March 8–11, 2020


Conference Dates and Location: 
February 22–25, 2016 | Boston, Massachusetts
Abstract Number: 

Neurologic Signs and Symptoms Frequently Manifest in Acute HIV Infection


Joanna M. Hellmuth1; James L. Fletcher2; Victor Valcour1; Eugène Kroon2; Jintanat Ananworanich3; Linda Jagodzinski3; Duanghathai Suttichom2; Nittaya Phanuphak2; Serena S. Spudich4; for the SEARCH 010/RV254 Study Group
1Univ of California San Francisco, San Francisco, CA, USA;2SEARCH, Bangkok, Thailand;3Military HIV Rsr Prog, Bethesda, MD, USA;4Yale Univ Sch of Med, New Haven, CT, USA

Abstract Body: 

To determine the incidence, timing, and severity of neurologic findings in pre-antibody seroconversion acute HIV infection, as well as persistence after early combination antiretroviral therapy (cART).

A prospective cohort of participants identified through laboratory screening at an HIV/STD testing center in Bangkok, Thailand with Fiebig I-V acute HIV underwent structured neurologic evaluations, immediately initiated cART, and were followed with neurologic evaluations at 4 and 12 weeks after diagnosis. Concurrent viral and inflammatory markers in the blood and cerebrospinal fluid (CSF) were obtained, as was magnetic resonance imaging (MRI). 

For the 139 participants, median estimated HIV infection duration at baseline evaluation was 19 days (range: 3-56).  Seventy-three participants (53%) experienced one or more neurologic finding in the 12 weeks after diagnosis, with one developing a fulminant neurologic manifestation (Guillain-Barre syndrome). A total of 245 neurologic findings were noted, reflecting cognitive symptoms (33%), motor findings (34%), and neuropathy (11%).  Nearly half of the neurologic findings (n=121, 49%) occurred at diagnosis, prior to cART initiation, and most of these (n=110, 90%) remitted concurrent with one month on treatment. Only 9% of neurologic findings (n=22) persisted at 24 weeks on cART. Nearly all neurologic findings (n=236, 96%) were categorized as mild in severity. Participants with neurologic findings had a higher mean plasma log10 HIV RNA at diagnosis compared to those without neurologic findings (5.9 vs. 5.4; p=0.006), but no differences in markers of immune activation in blood or CSF. Four subjects with neurologic findings referable to the central nervous system (CNS) had undetectable CSF HIV RNA at diagnosis. No structural neuroimaging abnormalities were observed.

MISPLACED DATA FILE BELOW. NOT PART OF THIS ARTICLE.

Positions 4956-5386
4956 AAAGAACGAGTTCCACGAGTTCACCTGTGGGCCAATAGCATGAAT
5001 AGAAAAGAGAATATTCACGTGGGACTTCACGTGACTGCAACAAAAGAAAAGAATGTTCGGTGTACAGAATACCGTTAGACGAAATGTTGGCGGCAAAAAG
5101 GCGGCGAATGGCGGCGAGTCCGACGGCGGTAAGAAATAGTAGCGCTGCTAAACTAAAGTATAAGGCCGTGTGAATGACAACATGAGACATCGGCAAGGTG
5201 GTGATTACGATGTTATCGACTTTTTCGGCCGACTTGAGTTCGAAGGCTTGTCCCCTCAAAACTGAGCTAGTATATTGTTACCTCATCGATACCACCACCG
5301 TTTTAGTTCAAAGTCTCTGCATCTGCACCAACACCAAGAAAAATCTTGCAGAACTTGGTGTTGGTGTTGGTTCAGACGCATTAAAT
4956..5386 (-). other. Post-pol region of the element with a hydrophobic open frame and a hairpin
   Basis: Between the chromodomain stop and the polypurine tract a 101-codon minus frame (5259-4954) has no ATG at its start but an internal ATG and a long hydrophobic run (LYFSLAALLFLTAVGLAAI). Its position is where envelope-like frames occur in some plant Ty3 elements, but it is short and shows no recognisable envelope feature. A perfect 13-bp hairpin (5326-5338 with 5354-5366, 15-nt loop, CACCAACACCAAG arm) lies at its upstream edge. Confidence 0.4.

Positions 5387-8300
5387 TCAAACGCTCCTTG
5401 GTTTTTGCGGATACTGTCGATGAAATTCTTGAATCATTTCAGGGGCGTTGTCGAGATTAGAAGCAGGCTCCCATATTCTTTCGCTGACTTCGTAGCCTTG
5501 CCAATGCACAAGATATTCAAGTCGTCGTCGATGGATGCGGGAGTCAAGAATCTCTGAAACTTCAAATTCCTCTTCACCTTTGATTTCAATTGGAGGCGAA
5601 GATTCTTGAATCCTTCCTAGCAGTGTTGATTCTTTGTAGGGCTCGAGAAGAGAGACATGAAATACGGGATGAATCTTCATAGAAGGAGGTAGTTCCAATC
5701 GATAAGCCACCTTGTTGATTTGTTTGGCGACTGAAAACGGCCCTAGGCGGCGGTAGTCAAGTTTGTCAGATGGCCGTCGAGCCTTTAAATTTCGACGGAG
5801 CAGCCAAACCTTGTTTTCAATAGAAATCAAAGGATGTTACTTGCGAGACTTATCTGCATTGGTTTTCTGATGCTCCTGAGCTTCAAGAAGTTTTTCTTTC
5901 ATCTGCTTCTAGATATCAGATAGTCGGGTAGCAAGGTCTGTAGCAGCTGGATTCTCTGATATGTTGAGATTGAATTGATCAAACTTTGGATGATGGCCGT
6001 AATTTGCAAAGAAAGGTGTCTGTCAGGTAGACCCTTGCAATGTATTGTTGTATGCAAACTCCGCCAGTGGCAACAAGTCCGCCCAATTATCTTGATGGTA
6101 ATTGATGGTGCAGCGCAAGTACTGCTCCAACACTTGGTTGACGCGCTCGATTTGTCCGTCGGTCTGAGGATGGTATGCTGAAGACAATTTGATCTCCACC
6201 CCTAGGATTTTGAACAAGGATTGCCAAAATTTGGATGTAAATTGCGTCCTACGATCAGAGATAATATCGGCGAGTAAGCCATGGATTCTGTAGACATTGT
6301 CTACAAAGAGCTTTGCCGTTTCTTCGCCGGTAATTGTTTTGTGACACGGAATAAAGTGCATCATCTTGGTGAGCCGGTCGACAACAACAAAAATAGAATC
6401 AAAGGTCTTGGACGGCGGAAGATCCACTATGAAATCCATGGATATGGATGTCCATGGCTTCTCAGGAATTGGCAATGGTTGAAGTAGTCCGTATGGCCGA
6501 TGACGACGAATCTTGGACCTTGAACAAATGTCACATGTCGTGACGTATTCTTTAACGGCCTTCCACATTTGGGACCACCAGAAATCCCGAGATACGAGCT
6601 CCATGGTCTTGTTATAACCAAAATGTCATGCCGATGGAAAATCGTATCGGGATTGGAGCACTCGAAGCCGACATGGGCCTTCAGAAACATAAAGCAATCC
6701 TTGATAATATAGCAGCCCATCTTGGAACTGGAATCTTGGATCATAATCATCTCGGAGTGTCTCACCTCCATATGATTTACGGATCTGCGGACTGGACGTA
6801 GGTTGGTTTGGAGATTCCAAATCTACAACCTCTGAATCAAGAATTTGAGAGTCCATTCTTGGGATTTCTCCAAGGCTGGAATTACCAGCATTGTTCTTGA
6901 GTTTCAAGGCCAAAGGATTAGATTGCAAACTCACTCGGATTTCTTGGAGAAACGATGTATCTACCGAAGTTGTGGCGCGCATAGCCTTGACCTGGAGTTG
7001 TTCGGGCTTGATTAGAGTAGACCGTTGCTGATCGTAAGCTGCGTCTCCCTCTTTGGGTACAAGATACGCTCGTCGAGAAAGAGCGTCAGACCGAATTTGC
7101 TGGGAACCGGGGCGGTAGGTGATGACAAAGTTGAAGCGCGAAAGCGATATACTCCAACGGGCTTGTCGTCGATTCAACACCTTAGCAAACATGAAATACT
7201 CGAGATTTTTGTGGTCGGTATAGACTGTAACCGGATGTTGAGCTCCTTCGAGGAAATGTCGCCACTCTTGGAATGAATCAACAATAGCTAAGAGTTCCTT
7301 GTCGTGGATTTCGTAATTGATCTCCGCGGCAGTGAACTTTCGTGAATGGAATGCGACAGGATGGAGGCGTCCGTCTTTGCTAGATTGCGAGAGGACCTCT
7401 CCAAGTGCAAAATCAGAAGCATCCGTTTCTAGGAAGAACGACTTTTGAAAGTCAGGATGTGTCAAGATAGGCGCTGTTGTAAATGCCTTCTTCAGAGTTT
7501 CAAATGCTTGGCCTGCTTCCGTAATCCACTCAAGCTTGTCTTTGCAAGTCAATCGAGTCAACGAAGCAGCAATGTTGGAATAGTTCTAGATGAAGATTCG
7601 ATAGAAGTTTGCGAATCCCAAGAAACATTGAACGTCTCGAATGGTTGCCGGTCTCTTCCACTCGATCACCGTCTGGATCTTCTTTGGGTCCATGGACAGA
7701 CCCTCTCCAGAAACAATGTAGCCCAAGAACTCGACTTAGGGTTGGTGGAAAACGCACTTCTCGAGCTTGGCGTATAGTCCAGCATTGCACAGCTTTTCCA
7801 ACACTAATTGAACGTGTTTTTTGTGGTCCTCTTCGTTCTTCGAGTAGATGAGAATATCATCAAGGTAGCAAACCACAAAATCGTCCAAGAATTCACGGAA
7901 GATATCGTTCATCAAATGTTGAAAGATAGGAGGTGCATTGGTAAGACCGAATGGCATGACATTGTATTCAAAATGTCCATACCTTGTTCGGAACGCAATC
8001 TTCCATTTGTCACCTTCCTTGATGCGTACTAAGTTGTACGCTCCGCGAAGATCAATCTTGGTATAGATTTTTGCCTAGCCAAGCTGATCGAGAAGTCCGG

Acute HIV infection is commonly associated with mild neurologic findings that largely remit while on treatment, and may be mediated by direct viral factors. Severe neurologic manifestations are infrequent in acute and early HIV in the setting of immediate treatment. 

Session Number: 
Session Title: 
Clinical Distinctions and Therapeutic Response
Presenting Author: 
Joanna Hellmuth
Presenter Institution: 
University of California San Francisco